ogo elegba

Early twentieth-century missionaries called the Yoruba: "pagans who worship Eshu, 'the devil'". Stephen Farrow, author of Faith, Fancies, and Fetich describes Eshu variously as "the prince of darkness", "the phallic god of the yorubas", and "the deity of supreme wickedness in all its forms". He describes an Eshu staff as an image of the devil kneeling and supporting breasts of a female type. While he agrees that Eshu himself is always regarded as male, he claims that this does not preclude him from possessing feminine characteristics.

Clearly the information Farrow presents is jaded and incomprehensive. African religion is being made to conform to Christian beliefs of God and Satan. Taken from an emphatic Christian and Western perspective rather than attempting to interpret yrouba religion and artifacts from their non-Western cultural orignin. Here African art becomes the art of "the Other". References to Eshu as the phallic god feeds African stereotypes of black sexual prowess. By proclaiming Eshu's (the devil's) feminine characteristics does not only point to the misogyny of early twentieth century Christians, but these African "pagans" are again sexualized and exoticized through the interpretation of their objects.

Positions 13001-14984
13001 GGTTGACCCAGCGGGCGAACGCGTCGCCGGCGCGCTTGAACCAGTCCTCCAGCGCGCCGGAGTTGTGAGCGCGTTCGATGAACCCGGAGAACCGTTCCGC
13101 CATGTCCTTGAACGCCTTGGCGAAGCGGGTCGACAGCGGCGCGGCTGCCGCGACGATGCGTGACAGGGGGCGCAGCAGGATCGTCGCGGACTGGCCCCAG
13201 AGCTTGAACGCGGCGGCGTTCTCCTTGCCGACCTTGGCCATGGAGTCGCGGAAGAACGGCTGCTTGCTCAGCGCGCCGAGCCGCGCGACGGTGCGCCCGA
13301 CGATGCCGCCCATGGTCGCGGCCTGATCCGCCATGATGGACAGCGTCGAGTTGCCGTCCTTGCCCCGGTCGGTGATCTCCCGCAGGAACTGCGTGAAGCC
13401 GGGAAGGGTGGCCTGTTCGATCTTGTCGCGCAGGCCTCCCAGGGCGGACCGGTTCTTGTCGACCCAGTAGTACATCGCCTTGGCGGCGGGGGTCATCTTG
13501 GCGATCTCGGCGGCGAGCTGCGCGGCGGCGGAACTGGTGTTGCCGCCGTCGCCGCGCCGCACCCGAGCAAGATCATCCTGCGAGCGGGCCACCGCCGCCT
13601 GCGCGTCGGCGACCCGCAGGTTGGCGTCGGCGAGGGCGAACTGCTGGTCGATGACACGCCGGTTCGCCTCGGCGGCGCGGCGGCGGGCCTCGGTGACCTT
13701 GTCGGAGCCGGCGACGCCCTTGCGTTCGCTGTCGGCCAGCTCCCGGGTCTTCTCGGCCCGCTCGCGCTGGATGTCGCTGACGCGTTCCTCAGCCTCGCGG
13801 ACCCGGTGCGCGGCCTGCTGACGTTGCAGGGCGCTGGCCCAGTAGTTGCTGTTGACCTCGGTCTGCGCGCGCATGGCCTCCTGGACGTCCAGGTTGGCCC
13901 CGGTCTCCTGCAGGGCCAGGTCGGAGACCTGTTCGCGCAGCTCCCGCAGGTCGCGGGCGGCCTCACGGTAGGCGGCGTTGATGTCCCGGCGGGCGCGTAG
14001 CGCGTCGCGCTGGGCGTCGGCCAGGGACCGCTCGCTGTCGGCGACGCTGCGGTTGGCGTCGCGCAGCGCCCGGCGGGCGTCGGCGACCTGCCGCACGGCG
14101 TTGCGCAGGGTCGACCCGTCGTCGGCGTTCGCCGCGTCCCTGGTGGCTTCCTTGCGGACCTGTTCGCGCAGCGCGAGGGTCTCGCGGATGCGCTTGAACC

In today's Western interpretation of Eshu, he is no longer seen as the supreme evil being, but rather the messenger deity. He bridges the spiritual world of the gods and ancestors with the material world, the earth. Eshu is often depicted with two faces, one at the front of his head and one which appears at the end of an arch that projects from the back of his head. One face looks ahead at the spirit world and one looks behind at the earthly world. Eshu may not be the devil, but he is a trickster and can bring misfortune to those who do not acknowledge his power.

Images from the Fowler Museum

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